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 INTM578110 - Thin capitalisation: debt ratios - debt repayment: Example: the components of a debt:equity ratio calculation

This exercise was devised when debt:equity ratios were more commonly employed as the basis for thin cap covenants, and although these are seen less often, the exercise it still useful in demonstrating what might be included in a calculation to allow consideration of the relative proportions of debt and equity in a company, still an important consideration.

The definition of debt for this purpose can be found in INTM578020, the definition of equity in INTM578030, and the definition of debt:equity ratio is:

Debt:equity ratio = The ratio of the total interest-bearing debt to the shareholders’ funds (equity)







Creditors due within one year



Bank loans and overdrafts



Loans from group members



Trade creditors



Other creditors






Creditors due in more than one year



Bank loans and overdrafts



Loans from group members









Share capital and reserves



Called up share capital



Share premium account



Capital redemption reserve



Revaluation reserve



Capital contribution



Profit & Loss Account




  1. Interest-bearing overdraft granted by the bank to assist with cash flow management. Throughout the past four years the company has generally been overdrawn.
  2. This £10m loan is made up of various interest-bearing loans from affiliates and a £1m interest-free loan from the parent company. The interest-bearing loans are expected to continue into the following year, subject to negotiation.
  3. None of the trade creditors is over 60 days old.
  4. Fixed-interest bank loan made three years ago to assist with property purchase, due to be repaid in two years.
  5. Floating rate loan from parent, made during the last accounting period.
  6. Third party loan, repayable in ten years. Zero interest rate, but the loan was discounted at the beginning of the term so that when the repayment is made the effective interest rate over the ten years is 7.5% per year.
  7. Revaluation of property is carried out by independent valuers every three years. The figure of £750,000 consists of £500,000 representing the conclusion of an independent valuation conducted two years ago, and an estimate of the increase in the property value since then, made by the directors. Although the financial statements were audited, the auditors did not specifically review the revaluation reserve

It is possible that not all the information given in the notes above will be available at the time a debt:equity ratio calculation is being made, in which case several possible ratios may emerge, but based on the information given the calculation might proceed as follows:


  • Bank overdraft £3.450m: there is indication that this is in continuous use as part of the capital structure of the company rather than as a cash flow support, so it ought to be included in the calculation of interest-bearing debt: include £3.450m.
  • Loans from group members £10m: since the interest-bearing loans are expected to continue beyond the year, they should be included in the calculation of debt. The £1m interest-free loan is due to be repaid soon, so it should not be included in either the debt or the equity calculations: include £9m. (HM Revenue & Customs should query why interest-free debt was being repaid before interest-bearing debt. Interest-free debt is akin to equity, and debt is repaid before equity)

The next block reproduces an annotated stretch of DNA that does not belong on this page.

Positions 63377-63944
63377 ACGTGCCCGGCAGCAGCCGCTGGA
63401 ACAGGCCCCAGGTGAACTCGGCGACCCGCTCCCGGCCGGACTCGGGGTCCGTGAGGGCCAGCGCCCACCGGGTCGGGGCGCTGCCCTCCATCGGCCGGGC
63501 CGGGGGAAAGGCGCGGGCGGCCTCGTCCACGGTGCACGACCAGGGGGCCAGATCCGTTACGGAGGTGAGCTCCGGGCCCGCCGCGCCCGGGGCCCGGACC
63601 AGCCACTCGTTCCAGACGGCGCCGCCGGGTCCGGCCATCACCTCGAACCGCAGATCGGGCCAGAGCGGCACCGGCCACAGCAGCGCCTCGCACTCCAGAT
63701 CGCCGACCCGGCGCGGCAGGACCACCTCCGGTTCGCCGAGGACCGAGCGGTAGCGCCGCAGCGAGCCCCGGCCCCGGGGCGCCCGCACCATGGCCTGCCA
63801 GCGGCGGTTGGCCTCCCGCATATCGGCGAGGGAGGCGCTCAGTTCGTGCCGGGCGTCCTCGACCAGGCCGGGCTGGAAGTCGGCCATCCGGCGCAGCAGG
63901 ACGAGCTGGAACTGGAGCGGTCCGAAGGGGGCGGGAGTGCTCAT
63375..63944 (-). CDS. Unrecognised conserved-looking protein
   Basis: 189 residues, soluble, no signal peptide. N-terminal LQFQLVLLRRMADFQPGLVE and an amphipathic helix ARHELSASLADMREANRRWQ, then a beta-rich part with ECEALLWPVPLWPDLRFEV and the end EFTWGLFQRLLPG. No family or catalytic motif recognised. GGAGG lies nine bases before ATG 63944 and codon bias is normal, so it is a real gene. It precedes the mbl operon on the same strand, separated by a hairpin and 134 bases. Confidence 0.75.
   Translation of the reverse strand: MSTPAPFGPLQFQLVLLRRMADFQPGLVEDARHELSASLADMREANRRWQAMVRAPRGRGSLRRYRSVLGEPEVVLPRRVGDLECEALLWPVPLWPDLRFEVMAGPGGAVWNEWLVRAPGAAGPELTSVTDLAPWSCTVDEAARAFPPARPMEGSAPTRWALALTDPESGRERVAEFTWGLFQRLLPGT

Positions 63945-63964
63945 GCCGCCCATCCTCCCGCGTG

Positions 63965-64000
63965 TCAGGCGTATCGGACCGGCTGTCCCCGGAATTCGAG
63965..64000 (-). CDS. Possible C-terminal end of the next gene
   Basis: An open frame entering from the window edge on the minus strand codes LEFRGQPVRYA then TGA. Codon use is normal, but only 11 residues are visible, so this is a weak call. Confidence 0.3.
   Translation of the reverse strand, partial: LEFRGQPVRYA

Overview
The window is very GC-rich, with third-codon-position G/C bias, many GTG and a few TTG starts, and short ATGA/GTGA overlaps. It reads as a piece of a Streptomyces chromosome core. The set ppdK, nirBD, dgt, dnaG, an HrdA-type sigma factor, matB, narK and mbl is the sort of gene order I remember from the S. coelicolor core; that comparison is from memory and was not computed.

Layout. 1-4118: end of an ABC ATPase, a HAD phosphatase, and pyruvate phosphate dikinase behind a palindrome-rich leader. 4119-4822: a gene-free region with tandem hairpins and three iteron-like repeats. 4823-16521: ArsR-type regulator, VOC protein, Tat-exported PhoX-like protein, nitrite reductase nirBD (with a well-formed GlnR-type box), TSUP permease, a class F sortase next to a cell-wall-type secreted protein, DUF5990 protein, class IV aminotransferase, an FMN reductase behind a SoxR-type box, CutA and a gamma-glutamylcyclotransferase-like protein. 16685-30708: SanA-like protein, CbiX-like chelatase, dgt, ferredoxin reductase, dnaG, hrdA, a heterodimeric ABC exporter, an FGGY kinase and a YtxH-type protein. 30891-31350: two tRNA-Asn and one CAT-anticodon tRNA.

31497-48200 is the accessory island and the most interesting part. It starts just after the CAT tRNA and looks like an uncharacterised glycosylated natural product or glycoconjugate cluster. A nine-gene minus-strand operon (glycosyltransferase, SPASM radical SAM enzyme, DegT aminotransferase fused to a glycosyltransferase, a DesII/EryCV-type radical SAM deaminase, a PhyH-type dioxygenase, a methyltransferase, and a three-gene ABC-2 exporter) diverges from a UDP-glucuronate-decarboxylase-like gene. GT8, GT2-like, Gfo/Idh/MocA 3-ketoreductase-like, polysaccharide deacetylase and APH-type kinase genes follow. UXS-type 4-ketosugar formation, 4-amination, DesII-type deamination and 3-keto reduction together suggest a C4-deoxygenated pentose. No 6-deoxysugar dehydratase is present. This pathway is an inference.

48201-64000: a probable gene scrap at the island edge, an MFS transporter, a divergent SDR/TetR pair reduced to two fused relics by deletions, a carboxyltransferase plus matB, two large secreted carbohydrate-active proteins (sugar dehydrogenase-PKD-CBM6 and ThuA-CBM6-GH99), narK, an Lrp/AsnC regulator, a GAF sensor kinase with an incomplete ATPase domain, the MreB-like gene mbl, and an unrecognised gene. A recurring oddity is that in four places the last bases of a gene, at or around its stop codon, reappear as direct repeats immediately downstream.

• Trade creditors £1.25m: trade creditors are not included unless they are outstanding long enough to become interest-bearing, which is unlikely in this case: nothing included. (Third-party trade creditors would not be included unless there was an extreme position of debt outstanding for a long period of time with interest being charged.)
  • Other creditors £345k: there is no information about this item, but experience may suggest that they are not normally interest bearing, and in any case they are unlikely to make a material difference to the calculation: include nothing.
  • Bank loan £4.5m: this is (presumably) arm’s length interest-bearing debt: include £4.5m.
  • Loans from group members £75m: this is interest-bearing debt: include £75m.
  • Debentures £10m: although ostensibly interest free, in fact interest is effectively accruing at 7.5% over the lifetime of the loan. A third-party lender would be unlikely to ignore such a commitment completely: include £10m.

Total debt: £101.95m


  • Called up share capital £2m: this is clearly normal equity: include £2m.
  • Share premium account £0.5m: since this comprises funds paid for shares above the par value, it is part of the shareholders’ funds: include £0.5m.
  • Capital redemption reserve £1.2m: This comprises profits set aside to redeem share capital, and is therefore part of the shareholders’ funds: include £1.2m
  • Revaluation reserve £0.75m: only £0.5m of this reserve is independently verified, and although the financial statements have been audited, the auditors did not consider this reserve. An initial position would be that the £0.25m included by the directors should be ignored, but detailed discussions will inform this decision: include £0.5m.
  • Capital contribution £1m: if this is a genuine capital contribution (see INTM503050) it may be included in the calculation of equity: include 1m. Uncertainty can be satisfied by an assurance in the agreement that the capital contribution will remain in place for the duration of the agreement.
  • Profit & loss account £21.25m: This is the normal accumulated profit transferred to reserves, making it part of the shareholders’ funds: include £21.25m

Total equity: £26.45m

Thus, the debt:equity ratio for 2008 works out at 101.95/26.45 = 3.85. This would be very high for most businesses, and in the absence of special circumstances it would be treated as excessive - see INTM578040 onwards and INTM581010.